Best books to teach children social skills (2-7yrs)
The absolute best way for children to learn social skills is through practice. Young children needs lots of opportunities to play with other kids – older, younger and the same age. There will be some bumps as children make mistakes and refine their social strategies but, in general, the more opportunities children have to practise social skills, the more quickly they learn them.
Sometimes, children need a little bit of adult intervention to help them on their way (see Helping young children make friends). Picture books are a great way to raise children’s awareness of social and emotional topics. Snuggling up with a story is a lovely way to talk through issues with young children and introduce new ideas.
When it comes to social skills, there are some really good books out there to help you raise your little one’s awareness of key concepts like sharing, empathy, friendship and patience. Here are my recommendations for the best books to teach children social skills (for children aged 2-7 yrs).
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Sharing a Shell (by Julia Donaldson)
With families spending so much time indoors together during the pandemic, Sharing a Shell really strikes a chord! Because, let’s face it, we can’t always get on with each other all the time. And we’d all like the shell to ourselves sometimes, right? Visually, it’s a bright sunny book (a great antidote to winter blues!) with wiggly sea creatures to charm the youngest of readers. A charming exploration of friendship issues. (Age 2-6yrs).
Kindness is my Superpower (by Alicia Ortego)
This is an absolute treasure trove for teaching kindness and compassion. It’s very much a ‘teachy’ book rather than a great story book (so not so good for toddlers). But given the impact of coronavirus on children’s opportunities for socialising, you might find a direct heavy-lifter of a book quite useful. Kindness is my Superpower explains empathy very clearly, offers lots of examples of kindness and caring, and (as long as UK readers can overlook all the Americanisms) it is inclusive and multicultural. A useful book for these challenging times. (Age 4+)
Mine! (by Emily Gravett)
This Bear and Hare story is ideal for really young children – choose the board book version so they can read it again and again! There are not too many words on each page and the rhymes are perfect for children who are still learning to talk. Mine! has a simple message about sharing which will start your little one thinking about what sharing means and why we do it. (Age 1-4yrs).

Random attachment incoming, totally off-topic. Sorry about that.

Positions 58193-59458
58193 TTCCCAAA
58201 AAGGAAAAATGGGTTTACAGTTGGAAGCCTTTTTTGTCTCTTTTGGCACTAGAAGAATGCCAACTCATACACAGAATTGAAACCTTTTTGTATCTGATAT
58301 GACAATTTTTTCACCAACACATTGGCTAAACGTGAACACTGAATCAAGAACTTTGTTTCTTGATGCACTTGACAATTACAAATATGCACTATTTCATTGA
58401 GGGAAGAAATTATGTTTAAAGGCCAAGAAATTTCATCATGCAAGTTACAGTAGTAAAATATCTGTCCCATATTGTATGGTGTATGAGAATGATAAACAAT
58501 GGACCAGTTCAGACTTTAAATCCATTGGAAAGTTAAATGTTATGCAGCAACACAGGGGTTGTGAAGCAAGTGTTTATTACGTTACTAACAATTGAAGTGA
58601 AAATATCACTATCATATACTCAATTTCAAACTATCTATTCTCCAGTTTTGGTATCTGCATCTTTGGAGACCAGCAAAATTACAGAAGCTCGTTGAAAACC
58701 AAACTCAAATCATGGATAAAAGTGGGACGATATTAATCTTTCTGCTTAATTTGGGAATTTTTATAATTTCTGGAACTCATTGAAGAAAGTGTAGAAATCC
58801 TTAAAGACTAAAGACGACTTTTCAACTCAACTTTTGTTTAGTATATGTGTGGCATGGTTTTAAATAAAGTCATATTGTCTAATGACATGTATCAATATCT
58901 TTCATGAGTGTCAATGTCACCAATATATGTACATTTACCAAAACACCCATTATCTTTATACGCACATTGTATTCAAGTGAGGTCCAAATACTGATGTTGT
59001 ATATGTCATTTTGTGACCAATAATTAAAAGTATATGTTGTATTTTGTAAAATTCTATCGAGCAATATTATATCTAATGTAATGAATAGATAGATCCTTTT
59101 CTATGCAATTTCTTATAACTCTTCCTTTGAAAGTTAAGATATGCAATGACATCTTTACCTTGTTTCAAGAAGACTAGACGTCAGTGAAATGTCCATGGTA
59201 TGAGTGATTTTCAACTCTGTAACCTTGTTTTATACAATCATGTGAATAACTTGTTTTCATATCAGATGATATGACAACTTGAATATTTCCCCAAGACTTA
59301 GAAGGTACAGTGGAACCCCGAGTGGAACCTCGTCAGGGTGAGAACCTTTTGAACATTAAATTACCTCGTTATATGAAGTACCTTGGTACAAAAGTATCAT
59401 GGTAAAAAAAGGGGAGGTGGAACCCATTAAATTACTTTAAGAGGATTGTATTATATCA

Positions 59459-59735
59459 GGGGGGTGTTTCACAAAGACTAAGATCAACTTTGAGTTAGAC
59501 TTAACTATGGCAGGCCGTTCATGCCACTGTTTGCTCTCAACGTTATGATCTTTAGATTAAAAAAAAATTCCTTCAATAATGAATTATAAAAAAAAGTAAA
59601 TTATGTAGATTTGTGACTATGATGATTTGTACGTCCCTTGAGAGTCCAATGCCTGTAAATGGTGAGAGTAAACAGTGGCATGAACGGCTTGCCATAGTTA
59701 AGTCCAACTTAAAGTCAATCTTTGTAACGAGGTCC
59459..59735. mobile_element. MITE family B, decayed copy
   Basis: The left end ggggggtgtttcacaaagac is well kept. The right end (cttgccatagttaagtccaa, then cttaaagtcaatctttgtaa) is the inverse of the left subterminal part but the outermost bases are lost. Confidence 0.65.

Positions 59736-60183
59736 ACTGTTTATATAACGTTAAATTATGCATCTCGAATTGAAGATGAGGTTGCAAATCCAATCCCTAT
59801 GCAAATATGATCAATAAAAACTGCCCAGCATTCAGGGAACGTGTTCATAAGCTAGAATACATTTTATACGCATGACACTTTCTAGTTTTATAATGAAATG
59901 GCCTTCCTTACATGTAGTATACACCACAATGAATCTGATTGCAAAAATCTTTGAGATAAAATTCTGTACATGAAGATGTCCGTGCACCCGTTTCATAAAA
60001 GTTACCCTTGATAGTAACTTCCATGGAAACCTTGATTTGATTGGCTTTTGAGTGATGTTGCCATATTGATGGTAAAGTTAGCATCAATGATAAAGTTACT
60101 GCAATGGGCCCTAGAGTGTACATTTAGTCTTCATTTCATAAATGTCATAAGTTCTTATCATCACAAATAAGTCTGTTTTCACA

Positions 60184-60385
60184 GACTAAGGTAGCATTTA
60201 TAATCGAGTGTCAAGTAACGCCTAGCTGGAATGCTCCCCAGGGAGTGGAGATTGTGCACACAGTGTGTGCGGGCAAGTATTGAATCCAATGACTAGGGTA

How Do Dinosaurs Play With Their Friends? (by Jane Yolen)
My dinosaur-obsessed boys loved the ‘How Do Dinosaurs…?’ series. The illustrations are wonderfully retro and the rhymes are well-crafted. The stories have a quirky humour that connects directly with children’s lives. Really easy for adults to bring alive when reading out loud! How Do Dinosaurs Play With Their Friends has short simple messages about sharing and all the other basic do’s and don’ts of playing nicely. (Age 2-5yrs).
I’ll Wait, Mr Panda (by Steve Antony)
If your child finds it hard to wait (as all children do!), then I’ll Wait, Mr Panda is the perfect book for you. Mr Panda is making a surprise but all the other animals get impatient. What will the surprise be and will the penguin get rewarded for his patience? A jolly good read as well as a lesson in the virtues of patience, this book is perfect for children aged 2-6yrs. (And the exasperated look on Mr Panda’s face makes me smile every time!).
Stick and Stone (by Beth Ferry)
Stick and Stone is a great book for talking to your child about friendship. How do you make friends? How do good friends treat each other? And what about kindness? There is a subtle anti-bullying message in this book which might be really helpful if you think your little one is stuck in a negative friendship. A good conversation starter, it’s not preachy, just a lovely story and very gentle. A great snuggly read before bed as well as a way of talking about serious issues. (Age 3-6yrs).
Horrible Bear! (Ame Dyckman)
This is such a fun read. It’s the kind of book kids respond really well to – big character, big plot lines, big emotions. But – as far as books for teaching children social skills go – these features also make it a great conversation starter. Horrible Bear! is especially helpful for children who find it hard to control themselves, have tantrums and/or for discussing the importance of saying “I’m sorry!”. (Age 2-5yrs).
I hope you find this selection of books to teach children social skills useful. Please do get in touch and let me know if you want to recommend alternatives! If you have a child who is very shy, you might also want to take a look at these Children’s books about shyness. Or, if difficult friendships are an issue, see Books for helping children manage friendship problems.
*This is not a sponsored post, I have chosen these books because I genuinely recommend them. However, it does contain affiliate links which means if you click through to Amazon and buy one of the books I will earn a small fee. For more info, see Disclosure Notice.